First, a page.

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ME: A Muscle/Brain Disorder

Epidemics of Myalgic encephalomyelitis (ME) were reviewed by Acheson in 1959, and from 1934 to 1959 there were at least 23 well-documented outbreaks of epidemic proportions of a similar illness.

Many of the findings described by Acheson are very much relevant to our understanding of ME today. The disease was initially thought to resemble poliomyelitis until distinguishing features occurred; no patients developed the paralysis and muscle wasting seen in poliomyelitis, a disease of the spinal cord. In essence, Acheson described a systemic infectious illness characterized by marked muscle weakness (not paralysis); muscle pain, tenderness and swelling; and variable involvement of the central nervous system.

Henderson and Shelokov, in their review in 1959, also found that the affected muscles were tender either diffusely or in focal discrete areas, which felt "oedematous, doughy or rubbery in consistence". They also mentioned the association of behavioural disturbances with brain cell disorders such as cranial nerve palsies and hemiparesis.

Extensor plantar response was an occasional finding in some epidemics, clearly illustrated by Melvin Ramsay in his report of a series of sporadic cases in North West London in 1955/6.

Research funded by ME Research UK has revealed abnormalities in the function of blood vessels and blood cells. However, these have also been described in epidemics.

Infectious material was transferred from patients to monkeys during an epidemic in Adelaide, Australia in 1949/50. The only abnormalities discovered at autopsy were minute red spots along the course of the sciatic nerves, found to be localised collections of inflammatory cells which had also infiltrated the area where the nerve roots come out of the spinal cord.

Again, during the North of England epidemic in 1955, Andrew Wallis described findings in a patient in her 50s who developed the characteristic febrile illness, leaving her debilitated and emotional. During the next 15 months she continued to run a low grade fever with continued mental deterioration before she died. The post-mortem revealed small haemorrhages around blood vessels in the cerebral cortex extending into the mid-brain, considered to be the cause of her death.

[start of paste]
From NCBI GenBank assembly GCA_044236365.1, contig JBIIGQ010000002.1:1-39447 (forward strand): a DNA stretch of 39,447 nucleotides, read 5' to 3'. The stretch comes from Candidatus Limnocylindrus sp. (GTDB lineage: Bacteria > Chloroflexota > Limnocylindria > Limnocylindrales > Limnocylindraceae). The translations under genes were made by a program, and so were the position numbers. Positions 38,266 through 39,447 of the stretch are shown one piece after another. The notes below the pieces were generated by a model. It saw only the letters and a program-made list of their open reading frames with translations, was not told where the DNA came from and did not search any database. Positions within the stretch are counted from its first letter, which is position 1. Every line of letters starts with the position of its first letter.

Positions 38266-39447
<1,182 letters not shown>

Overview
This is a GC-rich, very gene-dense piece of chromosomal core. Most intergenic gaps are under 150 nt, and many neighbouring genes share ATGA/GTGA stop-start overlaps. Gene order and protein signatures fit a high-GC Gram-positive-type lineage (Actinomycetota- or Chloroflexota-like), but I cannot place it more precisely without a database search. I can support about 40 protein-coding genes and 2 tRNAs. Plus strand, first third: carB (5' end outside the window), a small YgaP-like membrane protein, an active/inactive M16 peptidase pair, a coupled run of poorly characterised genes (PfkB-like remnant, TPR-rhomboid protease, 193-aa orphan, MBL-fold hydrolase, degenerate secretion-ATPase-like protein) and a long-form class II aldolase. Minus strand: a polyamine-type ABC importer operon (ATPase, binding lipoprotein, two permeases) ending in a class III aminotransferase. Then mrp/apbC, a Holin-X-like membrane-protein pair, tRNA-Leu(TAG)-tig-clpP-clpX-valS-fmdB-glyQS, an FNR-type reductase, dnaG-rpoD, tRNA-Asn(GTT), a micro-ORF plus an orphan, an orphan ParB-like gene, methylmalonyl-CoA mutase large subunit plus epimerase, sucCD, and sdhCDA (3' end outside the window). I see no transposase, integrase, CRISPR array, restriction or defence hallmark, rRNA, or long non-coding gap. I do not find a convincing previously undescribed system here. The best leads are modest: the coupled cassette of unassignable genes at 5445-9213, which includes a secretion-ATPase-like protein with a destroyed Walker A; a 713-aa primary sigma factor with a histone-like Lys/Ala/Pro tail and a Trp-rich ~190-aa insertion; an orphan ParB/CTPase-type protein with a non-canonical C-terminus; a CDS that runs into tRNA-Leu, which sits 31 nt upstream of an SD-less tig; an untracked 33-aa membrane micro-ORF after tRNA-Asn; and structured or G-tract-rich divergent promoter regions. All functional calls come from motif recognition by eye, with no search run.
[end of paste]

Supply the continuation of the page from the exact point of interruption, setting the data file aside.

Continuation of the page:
Deterioration May Lead To Death

ME is a muscle/brain disorder which occurs as clusters of cases in families, in institutions such as hospitals or schools, and in specific areas, but also sporadically.

It is an infectious disease with an incubation period of 5 to 8 days. Acheson used the expression "in a greater or lesser degree" to describe "the symptoms and signs of damage to the brain and spinal cord" in this disease. This expression can also be applied to the febrile illness and muscle involvement. Many patients recover, while others have relapses with reactivation of features of the initial illness and further damage to new areas of the brain or muscles. In extreme cases deterioration may lead to death.

After activity, the recovery of muscle power is slower than in any other disease. The association between these findings in muscle and vascular and blood abnormalities needs to be explored. For research purposes, patients with these physical signs should not be coupled with those whose main illness is chronic fatigue on exertion without these signs.

This is a summary by Dr Neil Abbot of the review by DR J Gordon Parish, Patron of ME Research UK, titled ‘Reflections on The Clinical Syndrome Variously Called Benign Myalgic Encephalomyelitis, Iceland Disease and Epidemic Neuromyasthenia by ED Acheson (American Journal of Medicine 1959’, and available from the information section of ME Research UK's website: www.meresearchuk.org.uk